Humanity’s Mortar

We’ve all heard the expression “shoots from the hip” used to describe someone who “says what they mean, and means what they say.” Their style of communication is decisive and strong.

In my perspective, communication is the mortar that holds humanity together; it’s the very currency of our society. Each of us dips our toes into four communication styles, but works from a primary stance:

Expresser — relies on feelings, tends to ask “Who?”
Relater — relies on relationships, tends to ask “What?”
Analyzer — relies on data, tends to ask “How?”
Driver — relies on cooperation, tends to ask “What?”

There are people in each category who are clear, concise, and articulate in their delivery style.

Brick and Mortar

Likewise, there are people in each category who are a bit fuzzy in getting their point across.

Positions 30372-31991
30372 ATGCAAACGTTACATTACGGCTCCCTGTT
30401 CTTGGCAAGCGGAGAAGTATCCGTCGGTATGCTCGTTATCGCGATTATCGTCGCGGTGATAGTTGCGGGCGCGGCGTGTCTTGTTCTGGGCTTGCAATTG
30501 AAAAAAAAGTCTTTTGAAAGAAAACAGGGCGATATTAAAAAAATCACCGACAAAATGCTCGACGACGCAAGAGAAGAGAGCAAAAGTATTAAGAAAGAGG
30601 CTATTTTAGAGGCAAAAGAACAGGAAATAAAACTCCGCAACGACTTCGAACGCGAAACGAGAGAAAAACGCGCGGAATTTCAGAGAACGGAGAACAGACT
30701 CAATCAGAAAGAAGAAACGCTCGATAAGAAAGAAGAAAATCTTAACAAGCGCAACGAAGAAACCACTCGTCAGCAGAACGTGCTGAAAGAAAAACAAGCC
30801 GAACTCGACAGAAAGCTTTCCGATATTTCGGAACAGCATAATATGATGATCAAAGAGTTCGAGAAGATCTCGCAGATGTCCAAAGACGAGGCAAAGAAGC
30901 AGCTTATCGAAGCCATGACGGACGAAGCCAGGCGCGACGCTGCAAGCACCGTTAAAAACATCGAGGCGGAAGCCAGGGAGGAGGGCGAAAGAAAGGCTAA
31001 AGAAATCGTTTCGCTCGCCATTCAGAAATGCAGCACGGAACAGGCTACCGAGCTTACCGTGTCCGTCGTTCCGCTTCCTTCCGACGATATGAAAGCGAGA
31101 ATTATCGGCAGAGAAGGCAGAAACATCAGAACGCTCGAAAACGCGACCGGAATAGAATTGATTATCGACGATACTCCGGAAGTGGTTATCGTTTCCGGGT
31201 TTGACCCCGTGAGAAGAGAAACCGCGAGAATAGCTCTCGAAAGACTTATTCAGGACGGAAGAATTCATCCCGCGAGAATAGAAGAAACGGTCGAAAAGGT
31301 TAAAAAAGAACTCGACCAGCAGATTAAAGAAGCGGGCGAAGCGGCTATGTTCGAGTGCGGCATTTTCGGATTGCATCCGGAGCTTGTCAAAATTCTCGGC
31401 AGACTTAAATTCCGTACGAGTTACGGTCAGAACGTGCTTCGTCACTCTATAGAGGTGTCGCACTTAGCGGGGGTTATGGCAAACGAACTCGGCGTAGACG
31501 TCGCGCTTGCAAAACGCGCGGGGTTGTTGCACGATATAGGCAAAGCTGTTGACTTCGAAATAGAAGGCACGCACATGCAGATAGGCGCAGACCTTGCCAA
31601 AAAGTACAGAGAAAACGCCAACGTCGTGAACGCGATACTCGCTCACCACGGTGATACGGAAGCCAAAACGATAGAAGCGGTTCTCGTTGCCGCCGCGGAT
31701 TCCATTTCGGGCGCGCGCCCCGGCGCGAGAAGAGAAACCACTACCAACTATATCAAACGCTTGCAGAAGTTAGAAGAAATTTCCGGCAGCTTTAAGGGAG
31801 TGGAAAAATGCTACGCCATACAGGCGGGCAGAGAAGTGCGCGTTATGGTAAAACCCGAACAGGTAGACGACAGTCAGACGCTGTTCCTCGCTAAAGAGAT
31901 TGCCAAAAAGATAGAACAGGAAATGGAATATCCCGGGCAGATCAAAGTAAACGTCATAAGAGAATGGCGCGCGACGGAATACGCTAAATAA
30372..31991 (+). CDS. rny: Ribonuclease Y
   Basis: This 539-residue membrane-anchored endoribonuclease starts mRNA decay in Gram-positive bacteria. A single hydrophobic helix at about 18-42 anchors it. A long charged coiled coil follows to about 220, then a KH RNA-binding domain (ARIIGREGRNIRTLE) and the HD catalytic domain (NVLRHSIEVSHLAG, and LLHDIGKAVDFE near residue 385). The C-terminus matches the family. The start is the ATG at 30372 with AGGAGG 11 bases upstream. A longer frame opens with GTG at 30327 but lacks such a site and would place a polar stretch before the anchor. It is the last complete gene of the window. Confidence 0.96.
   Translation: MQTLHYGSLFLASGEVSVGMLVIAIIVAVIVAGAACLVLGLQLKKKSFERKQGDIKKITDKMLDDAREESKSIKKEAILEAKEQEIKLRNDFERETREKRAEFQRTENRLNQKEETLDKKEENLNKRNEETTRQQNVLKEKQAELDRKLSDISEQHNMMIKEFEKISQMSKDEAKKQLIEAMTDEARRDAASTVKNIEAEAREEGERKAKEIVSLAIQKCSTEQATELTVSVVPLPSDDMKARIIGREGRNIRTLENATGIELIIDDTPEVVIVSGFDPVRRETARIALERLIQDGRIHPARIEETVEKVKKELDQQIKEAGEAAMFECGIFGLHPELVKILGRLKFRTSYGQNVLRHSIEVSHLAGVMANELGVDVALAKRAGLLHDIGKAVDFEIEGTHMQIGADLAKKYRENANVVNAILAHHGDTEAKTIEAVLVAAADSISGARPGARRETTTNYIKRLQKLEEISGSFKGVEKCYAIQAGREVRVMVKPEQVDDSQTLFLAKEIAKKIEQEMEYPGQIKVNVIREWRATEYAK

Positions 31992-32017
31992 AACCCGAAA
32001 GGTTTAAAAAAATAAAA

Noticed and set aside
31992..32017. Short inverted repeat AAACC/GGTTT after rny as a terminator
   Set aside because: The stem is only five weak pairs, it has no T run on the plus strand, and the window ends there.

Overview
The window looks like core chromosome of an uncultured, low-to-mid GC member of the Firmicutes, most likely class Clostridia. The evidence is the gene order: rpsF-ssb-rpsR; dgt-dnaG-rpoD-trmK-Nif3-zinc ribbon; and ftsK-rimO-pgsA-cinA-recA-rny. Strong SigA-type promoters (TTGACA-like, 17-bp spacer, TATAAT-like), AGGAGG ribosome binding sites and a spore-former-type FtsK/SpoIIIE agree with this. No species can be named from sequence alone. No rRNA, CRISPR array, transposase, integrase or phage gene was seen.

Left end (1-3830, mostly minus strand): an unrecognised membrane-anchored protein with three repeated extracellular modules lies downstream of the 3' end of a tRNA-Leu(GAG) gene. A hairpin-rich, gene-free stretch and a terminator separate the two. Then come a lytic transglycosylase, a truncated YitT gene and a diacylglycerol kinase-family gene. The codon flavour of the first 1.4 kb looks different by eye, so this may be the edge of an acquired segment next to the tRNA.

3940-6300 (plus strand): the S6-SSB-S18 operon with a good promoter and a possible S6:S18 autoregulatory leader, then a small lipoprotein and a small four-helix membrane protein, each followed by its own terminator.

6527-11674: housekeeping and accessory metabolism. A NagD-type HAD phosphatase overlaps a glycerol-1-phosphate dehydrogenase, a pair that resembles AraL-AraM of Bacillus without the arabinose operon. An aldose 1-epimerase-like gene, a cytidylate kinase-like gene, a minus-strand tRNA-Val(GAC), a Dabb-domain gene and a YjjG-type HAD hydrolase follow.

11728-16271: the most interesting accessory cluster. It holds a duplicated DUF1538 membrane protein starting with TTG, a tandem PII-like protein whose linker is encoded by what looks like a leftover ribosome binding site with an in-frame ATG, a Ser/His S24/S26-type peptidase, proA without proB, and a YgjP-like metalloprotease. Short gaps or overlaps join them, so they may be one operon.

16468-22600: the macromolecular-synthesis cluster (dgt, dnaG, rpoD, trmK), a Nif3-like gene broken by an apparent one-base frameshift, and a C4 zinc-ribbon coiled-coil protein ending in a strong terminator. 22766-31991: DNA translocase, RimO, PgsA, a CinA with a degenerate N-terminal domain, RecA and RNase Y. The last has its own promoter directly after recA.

What is your primary communication style?


70 thoughts on “Humanity’s Mortar

  1. Spiritually and artistically speaking (he, he, he) –– I tend to like the velvety green moss on the wall of bricks. Probably because, of my human-ness as I attempt to interpret and express what I hear Spirit speaking to my soul. Thank God for grace and compassion as I speak my truth into the universe. Moreover, I thank God for those people in the world who do put forth the effort to communicate one with another … and let Spirit work out the details.

  2. The graphics in your brick and mortar metaphor: apt!

    I agree with the first commenter; I cycle through all of them particularly through various times in my life. As a professor in my relationships with colleagues and initiatives, I was an analyzer and driver. Now, retired from teaching I am more of a expresser and relater as I shall be today having lunch with these same colleagues. As a writer? Hmmm . . .

    Human relationships are complex, and sometimes I think they transcend labels.

  3. Yes, like most people above we might all have a preferred one but probably can adapt/adopt others depending on the needs. In an ideal world we would adapt to the person and the circumstances but it depends on how we are at the time. Thanks for making us reflect about this…